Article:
Getting the right elliptical for your body and budget!


A Guide to Common Elliptical Parts and Features


The best elliptical reviews descriptions in the world won’t do you any good if you aren’t familiar with the basic machine.  That is why we’ve put together this handy guide for the most important components on an elliptical trainer.

Flywheel

Let’s start with one of the most important parts – the flywheel.  This component is responsible for the resistance you feel when you try to power an elliptical with your legs.  As your legs move, the flywheel spins in response.

A flywheel is usually going to be described in terms of how many “pounds” it equals.  In general, heavier flywheels are better and provide a smoother elliptical motion.  The weight of a flywheel also helps determine the noise level and longevity of the machine.

For comparison, an elliptical with a light flywheel is going to be chopping, uneven, and perhaps noisy.  These less expensive models are often made of cheap components with limited warranties.  While the price may be attractive, the quick breakdowns make these risky options.

Flywheel weights usually range from 11 to 35 pounds.  Our top-rated machines mostly exceed 18-20 pounds so that’s a good benchmark to aim for.

Flywheels work because they encounter magnetic resistance as they spin within a magnetic field.  Resistance is created by adjusting the distanced of magnets on a caliper to the magnets of the flywheel.  When the magnets are closer to the flywheel, there is a higher resistance on the machine.  The distance can be controlled by a motor or by hand.

Some high quality machines use eddy current brake systems with no moving parts.  This type of machine is very low maintenance and dependable.  They are also very accurate and quiet machines.  These eddy current systems are preferable to motorized or manual systems.

The position of the flywheel is going to determine whether you have a front-drive, center-drive, or rear-drive machine.  Front drive ellipticals like the ProForm Endurance 920E  tend to be a bit smaller in size.

The ACT Commercial 10 from NordicTrack is a great example of a center drive machine with the flywheel centered beneath the foot pedals.  Center drive machines have very compact footprints and can be a great fit for people with smaller homes.

Finally, a flywheel on the back of the elliptical creates a rear drive machine.  Some of the first ellipticals were rear drive machines and they provide some of the smoothest and natural-gaited motions.  On the downside, rear drive machines also tend to take up the most space.  Luckily models like the NordicTrack SpaceSaver SE9i are designed to fold up for easier storage.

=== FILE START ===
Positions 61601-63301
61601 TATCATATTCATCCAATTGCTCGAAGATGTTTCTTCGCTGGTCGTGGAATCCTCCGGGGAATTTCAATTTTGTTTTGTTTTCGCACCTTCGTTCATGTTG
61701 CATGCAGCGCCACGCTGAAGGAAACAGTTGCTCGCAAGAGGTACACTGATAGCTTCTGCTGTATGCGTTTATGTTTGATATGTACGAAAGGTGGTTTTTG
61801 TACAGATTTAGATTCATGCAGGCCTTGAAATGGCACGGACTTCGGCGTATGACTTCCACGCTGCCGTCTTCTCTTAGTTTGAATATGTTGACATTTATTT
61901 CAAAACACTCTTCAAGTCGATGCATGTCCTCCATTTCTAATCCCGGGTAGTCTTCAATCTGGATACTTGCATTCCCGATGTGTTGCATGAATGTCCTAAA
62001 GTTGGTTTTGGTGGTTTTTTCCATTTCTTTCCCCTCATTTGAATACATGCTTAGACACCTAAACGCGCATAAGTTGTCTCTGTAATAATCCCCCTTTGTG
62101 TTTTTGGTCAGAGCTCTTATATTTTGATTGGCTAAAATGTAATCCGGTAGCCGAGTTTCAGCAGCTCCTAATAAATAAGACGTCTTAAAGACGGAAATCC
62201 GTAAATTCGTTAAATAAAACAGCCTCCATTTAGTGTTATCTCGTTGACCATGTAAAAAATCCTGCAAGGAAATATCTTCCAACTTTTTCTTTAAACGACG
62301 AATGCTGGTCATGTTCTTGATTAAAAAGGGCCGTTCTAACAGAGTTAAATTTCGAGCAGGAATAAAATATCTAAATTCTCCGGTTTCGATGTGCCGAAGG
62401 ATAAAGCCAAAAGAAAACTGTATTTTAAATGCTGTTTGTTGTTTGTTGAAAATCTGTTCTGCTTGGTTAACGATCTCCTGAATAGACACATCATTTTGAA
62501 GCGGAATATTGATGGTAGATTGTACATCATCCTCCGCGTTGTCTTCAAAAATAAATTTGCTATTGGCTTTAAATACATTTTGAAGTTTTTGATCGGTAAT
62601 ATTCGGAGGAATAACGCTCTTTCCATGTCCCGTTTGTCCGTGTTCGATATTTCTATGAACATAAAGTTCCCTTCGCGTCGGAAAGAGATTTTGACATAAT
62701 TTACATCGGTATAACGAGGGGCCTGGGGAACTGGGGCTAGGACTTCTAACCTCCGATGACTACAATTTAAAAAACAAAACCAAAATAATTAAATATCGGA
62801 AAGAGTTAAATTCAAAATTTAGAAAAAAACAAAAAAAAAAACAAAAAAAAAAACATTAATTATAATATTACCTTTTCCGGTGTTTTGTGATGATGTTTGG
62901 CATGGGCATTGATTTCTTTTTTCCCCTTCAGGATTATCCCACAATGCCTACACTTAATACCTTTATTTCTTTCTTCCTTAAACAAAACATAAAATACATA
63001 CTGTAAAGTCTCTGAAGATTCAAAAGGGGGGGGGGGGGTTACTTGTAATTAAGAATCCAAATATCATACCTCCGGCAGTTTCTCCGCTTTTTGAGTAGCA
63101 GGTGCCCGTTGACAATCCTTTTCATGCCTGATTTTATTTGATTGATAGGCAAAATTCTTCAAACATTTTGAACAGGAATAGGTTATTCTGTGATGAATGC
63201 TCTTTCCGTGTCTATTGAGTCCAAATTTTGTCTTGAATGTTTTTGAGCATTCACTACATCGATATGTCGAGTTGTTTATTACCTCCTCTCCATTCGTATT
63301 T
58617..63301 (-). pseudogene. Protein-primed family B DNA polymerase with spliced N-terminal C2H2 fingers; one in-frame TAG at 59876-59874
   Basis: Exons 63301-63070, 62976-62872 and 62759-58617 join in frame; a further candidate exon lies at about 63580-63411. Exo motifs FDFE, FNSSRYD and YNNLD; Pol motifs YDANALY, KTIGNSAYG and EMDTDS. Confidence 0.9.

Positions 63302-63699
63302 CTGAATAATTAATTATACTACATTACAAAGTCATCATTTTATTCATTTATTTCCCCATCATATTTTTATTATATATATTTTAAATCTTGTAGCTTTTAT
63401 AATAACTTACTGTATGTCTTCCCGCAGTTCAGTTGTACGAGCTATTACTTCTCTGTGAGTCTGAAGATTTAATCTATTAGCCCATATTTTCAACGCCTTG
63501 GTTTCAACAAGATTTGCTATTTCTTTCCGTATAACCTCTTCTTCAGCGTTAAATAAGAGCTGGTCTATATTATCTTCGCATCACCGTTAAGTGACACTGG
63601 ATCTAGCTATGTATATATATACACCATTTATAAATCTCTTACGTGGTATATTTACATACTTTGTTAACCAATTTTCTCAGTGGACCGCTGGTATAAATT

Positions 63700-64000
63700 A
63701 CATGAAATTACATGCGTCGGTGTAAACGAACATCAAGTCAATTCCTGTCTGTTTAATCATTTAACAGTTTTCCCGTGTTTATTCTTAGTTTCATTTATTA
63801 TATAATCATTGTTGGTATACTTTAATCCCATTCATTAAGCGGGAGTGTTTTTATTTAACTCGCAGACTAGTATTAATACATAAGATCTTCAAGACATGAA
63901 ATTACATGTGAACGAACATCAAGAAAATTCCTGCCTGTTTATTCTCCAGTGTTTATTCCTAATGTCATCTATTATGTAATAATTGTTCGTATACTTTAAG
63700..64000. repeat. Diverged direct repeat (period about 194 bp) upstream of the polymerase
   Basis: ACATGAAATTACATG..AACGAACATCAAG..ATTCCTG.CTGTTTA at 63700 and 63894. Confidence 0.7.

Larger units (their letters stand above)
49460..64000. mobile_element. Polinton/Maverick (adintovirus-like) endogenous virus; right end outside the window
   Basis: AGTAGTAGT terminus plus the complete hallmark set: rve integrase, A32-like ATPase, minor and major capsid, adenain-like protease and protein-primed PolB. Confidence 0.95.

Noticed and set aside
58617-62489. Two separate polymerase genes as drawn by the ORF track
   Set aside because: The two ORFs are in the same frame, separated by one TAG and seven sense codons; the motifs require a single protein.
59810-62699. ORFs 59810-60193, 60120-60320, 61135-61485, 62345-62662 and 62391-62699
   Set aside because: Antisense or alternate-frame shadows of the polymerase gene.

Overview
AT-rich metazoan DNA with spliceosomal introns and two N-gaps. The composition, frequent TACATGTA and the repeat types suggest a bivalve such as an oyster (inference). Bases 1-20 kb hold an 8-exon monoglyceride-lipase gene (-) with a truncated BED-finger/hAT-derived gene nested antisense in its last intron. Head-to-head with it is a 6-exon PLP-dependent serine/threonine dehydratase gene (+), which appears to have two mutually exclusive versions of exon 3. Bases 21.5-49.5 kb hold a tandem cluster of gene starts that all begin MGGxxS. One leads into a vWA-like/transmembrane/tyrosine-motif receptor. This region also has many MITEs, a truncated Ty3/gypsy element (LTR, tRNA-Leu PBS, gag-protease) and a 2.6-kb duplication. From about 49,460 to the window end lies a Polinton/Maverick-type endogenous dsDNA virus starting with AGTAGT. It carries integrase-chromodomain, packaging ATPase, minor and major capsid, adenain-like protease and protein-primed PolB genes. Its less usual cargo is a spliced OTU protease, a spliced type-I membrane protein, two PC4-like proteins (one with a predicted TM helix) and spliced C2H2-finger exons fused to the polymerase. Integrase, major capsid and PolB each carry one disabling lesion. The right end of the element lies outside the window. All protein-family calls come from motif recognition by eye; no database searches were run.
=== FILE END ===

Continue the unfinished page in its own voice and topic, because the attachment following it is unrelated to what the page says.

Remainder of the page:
The foot pattern varies slightly with each of these drive types and also across brands.  Try a few machines at the gym and get a feel for which configuration would work best for your needs.

Foot Pedals

Moving right along – it’s time to take a look at the foot pedals on your new elliptical.  The wrong foot pedals can cause anything from shin splints to lower back pain, so it’s worth learning about the options.

Foot pedals will be described in terms of their size, cushioning, tread, positioning, and movement.  Many brands will advertise that that they have ‘oversized’ foot pedals with tread to keep your feet in place while you operate the machine.

Sometimes brands will purposely provide an inward slant on their pedals to help reduce stress on the knees.  The Sole E55 is a great example this.  Articulating pedals will move slightly to allow more movement of the ankles.  This is a good feature to have to help avoid toe numbness during workouts.

Finally, adjustable foot pedals can be a great idea so you can move the pedals into the perfect position for your particular preferences.

Deck and Rollers

Unless you are using a suspension elliptical, your pedals are going to operate with the use of rollers and rails.  Wheel rollers slide forward and backward on rails, which are can also be referred to as the ‘deck.’  Poorly designed decks and rollers are a common source of noise on a machine and may require rail lubricant.

Some machines will have a single set of wheels moving along a single rail while others will employ a double wheel and rail system.  Sole Fitness is a great example of a company that has solid double wheel design for more stability.